The world is changing fast and to keep up you need local knowledge with global context.
This is The Rational Perspective. I’m Alec Hogg. In this episode, Peter Hain on Mandela, Ramaphosa, and white South Africans. It’s always special to visit with Peter Hain, the anti-apartheid icon who’s had a highly successful half-century career in British politics. Last time I watched him deliver a killer speech in the House of Lords which smashed any hopes the Guptas had of slinking away into the shadows. This time he hosted me in the Royal Gallery, a grand room through which Elizabeth the Second passes en route to her official throne where she delivers the annual Queen’s Speech, the official opening of the British Parliament.
It is a completely different world and I would never have anticipated being here until out of the blue, my then party leader Ed Miliband asked me. I was sitting in PE in 2014 when he sprung these requests on me to re-stand as a Labour MP in the 2015 election. He asked me to come here. My immediate concept was that I don’t believe in the place. I think it should be elected to which he replied, “That’s exactly why I want you there because I need reformers. Too many people go native when they go there and if I become Prime Minister” (as he expected to do then) “then I need people like you to help get it democratically constituted.” Well, that’s all history. I did make the decision to come here because it actually suited me after a quarter of a century as an MP, the various things that were going on in my life and to lower the pace of activity to make space for other things. I must say that I’m enjoying it. Not because of the antiquated, undemocratic institution that it is but because it is part of the legislature. Every law through the House of Commons has to come through here and so e.g. when the Sanctions and Money Laundering Bill came through Parliament, it started off in the Lords which I was able to use as a platform at the request of brave whistleblowers in South Africa who supplied me with the ammunition to then expose a lot of the Zuma/Gupta fraud, looting,and the way that it was going global and the way that they were using global corporates to do it.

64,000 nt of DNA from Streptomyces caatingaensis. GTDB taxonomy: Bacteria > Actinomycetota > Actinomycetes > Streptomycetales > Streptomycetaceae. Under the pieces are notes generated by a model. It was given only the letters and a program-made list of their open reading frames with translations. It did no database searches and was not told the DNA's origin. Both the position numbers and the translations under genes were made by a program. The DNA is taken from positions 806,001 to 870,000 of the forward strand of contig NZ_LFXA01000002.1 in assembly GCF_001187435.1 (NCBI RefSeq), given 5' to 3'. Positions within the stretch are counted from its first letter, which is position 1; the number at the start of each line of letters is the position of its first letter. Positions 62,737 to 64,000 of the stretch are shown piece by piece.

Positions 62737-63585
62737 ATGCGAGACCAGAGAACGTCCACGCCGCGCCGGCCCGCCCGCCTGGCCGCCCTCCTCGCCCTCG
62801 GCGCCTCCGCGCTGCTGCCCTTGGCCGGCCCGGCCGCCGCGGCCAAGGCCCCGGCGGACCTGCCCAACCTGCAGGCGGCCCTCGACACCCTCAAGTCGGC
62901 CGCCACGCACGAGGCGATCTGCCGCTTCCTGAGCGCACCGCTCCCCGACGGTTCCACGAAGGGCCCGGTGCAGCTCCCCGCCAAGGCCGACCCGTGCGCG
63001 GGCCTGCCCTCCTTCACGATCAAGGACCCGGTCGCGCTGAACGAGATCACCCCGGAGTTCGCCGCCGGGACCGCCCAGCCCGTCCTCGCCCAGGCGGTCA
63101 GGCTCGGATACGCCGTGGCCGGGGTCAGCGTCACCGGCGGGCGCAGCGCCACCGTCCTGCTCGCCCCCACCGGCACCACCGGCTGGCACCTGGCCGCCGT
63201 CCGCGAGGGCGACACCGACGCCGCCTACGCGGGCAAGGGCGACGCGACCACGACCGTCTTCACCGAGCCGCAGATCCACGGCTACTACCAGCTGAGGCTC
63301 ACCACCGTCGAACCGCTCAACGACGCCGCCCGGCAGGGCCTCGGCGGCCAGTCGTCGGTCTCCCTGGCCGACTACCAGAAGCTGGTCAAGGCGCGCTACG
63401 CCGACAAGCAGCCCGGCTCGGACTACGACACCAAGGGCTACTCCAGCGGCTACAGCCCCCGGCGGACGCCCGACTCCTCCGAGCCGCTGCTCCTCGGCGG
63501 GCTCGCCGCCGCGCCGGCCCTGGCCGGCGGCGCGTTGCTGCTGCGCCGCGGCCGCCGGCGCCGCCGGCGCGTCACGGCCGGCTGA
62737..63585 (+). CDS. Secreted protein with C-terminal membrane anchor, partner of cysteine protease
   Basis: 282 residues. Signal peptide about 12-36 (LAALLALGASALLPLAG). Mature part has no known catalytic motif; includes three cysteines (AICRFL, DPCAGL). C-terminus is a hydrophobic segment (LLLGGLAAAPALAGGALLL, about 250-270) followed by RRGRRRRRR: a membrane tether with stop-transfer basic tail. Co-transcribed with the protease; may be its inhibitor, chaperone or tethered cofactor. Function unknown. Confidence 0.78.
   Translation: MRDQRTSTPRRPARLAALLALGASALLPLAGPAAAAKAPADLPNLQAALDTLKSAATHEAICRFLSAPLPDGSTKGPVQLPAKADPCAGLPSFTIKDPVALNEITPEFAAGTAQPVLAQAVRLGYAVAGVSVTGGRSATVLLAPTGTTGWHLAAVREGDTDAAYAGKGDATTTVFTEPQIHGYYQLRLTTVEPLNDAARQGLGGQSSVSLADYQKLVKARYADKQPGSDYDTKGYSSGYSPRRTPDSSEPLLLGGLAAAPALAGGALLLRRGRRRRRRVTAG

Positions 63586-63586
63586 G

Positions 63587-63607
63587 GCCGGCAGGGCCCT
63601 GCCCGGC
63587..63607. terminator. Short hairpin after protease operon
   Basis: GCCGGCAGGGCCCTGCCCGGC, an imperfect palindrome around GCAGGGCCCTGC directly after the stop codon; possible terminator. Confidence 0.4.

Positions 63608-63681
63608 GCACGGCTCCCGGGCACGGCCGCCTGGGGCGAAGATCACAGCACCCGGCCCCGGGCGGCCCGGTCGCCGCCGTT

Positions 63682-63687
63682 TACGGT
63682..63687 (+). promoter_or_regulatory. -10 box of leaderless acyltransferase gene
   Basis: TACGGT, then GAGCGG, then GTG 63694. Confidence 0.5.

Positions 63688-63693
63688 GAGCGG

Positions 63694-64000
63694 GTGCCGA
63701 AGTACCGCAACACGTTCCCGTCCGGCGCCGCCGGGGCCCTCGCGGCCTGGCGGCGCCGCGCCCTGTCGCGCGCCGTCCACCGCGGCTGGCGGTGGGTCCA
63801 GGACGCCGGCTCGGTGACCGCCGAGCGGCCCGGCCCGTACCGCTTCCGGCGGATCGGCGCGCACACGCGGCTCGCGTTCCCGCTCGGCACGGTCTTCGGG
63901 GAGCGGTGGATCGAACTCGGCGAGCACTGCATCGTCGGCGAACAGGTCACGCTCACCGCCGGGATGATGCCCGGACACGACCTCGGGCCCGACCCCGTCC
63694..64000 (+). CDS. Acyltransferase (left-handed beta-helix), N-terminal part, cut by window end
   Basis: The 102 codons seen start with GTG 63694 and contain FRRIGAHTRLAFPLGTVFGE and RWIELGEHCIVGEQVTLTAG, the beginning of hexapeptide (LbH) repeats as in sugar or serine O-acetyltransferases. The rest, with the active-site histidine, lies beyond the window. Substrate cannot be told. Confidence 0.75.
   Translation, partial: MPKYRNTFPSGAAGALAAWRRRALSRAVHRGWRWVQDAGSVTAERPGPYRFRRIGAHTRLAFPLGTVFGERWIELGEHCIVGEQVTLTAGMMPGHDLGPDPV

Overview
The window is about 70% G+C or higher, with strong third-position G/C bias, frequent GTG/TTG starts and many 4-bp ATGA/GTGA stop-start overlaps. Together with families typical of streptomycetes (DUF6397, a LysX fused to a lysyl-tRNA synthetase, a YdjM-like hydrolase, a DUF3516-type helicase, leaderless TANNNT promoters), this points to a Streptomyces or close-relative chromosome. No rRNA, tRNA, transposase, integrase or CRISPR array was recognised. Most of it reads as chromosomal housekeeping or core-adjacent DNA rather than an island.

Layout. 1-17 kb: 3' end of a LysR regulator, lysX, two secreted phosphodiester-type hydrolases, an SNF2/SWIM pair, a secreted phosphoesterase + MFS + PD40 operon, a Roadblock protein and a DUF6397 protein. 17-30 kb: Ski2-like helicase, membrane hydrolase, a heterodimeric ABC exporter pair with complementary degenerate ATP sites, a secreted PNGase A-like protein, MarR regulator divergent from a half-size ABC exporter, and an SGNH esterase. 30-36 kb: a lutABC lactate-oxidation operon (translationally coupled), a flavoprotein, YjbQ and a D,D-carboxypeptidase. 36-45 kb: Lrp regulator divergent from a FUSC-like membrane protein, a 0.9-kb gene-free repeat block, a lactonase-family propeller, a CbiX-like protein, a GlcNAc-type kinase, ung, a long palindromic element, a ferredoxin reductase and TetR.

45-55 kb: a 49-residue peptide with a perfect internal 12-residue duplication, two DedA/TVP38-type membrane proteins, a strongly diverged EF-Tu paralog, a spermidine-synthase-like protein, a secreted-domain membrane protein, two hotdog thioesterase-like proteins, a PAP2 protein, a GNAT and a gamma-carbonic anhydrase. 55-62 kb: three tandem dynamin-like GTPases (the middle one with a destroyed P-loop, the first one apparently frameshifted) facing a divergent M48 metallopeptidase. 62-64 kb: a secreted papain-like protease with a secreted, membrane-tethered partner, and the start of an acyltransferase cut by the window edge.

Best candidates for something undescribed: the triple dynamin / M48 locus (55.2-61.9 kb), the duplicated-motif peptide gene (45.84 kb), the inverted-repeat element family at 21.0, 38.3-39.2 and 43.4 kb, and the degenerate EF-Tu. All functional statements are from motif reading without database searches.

To use that platform… It is one that the world’s media pays attention to.